The pension plan governing police officers working for the Borough of Port Carbon, Pennsylvania was enacted in 1975. Despite the fact that the plan allowed the Borough to require employee contributions, it was not until 2005 that the Borough first mandated an employee contribution of 5.0%. Lodge 13 of the Fraternal Order of Police (FOP) challenged the employee contribution in arbitration.
An arbitrator sided with the FOP, and ordered the Borough to rescind the mandated contribution and make all officers whole for the contributions made while the grievance was pending. The Arbitrator concluded that it was clear that pension contributions were mandatory subjects for collective bargaining and that, as such, the Borough could not unilaterally make a change in the area without first bargaining with the FOP. The Arbitrator also rejected the Borough’s argument that the FOP should have filed its challenge in 1975, when the pension system was first adopted, holding instead that the FOP had no reason to believe that the Borough would require employee contributions.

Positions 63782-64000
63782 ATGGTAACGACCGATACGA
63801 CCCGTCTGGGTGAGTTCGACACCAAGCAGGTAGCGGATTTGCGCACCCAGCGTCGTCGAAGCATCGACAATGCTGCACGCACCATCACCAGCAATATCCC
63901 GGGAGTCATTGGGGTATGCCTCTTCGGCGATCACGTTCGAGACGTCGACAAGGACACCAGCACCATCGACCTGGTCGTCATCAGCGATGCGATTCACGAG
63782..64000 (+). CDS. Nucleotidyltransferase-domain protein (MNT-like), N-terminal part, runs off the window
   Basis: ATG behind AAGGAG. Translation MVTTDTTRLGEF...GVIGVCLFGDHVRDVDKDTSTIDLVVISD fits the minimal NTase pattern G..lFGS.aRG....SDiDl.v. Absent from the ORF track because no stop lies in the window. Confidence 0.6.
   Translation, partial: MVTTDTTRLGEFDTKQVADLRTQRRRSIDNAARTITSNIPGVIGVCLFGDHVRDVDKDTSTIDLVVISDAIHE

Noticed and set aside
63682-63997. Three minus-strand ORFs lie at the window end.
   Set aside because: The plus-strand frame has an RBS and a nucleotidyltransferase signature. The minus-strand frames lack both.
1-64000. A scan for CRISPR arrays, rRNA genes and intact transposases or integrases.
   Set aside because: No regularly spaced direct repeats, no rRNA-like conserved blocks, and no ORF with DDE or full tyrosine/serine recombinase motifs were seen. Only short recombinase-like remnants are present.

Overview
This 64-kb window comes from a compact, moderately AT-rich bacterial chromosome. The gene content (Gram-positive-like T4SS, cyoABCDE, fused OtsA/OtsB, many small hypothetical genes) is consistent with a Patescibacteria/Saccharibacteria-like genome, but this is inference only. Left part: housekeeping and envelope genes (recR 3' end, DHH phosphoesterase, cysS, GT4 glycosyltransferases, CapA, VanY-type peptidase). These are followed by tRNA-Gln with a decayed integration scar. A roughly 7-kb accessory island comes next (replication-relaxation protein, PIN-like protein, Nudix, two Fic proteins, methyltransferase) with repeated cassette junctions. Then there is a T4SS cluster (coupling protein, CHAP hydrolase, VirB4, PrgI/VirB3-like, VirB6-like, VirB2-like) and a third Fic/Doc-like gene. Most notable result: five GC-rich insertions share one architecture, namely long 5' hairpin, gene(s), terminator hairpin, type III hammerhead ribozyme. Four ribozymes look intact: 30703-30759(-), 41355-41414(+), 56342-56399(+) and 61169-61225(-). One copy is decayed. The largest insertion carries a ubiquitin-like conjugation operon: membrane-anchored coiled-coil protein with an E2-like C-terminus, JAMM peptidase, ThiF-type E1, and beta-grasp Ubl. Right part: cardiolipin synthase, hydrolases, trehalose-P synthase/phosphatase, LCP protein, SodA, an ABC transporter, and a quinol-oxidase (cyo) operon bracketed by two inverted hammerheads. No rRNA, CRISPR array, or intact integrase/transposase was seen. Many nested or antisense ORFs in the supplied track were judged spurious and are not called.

Borough of Port Carbon, Pennsylvania, LAIG 6368 (Stanley Schwartz, 2006).
This article appears in the August 2006 issue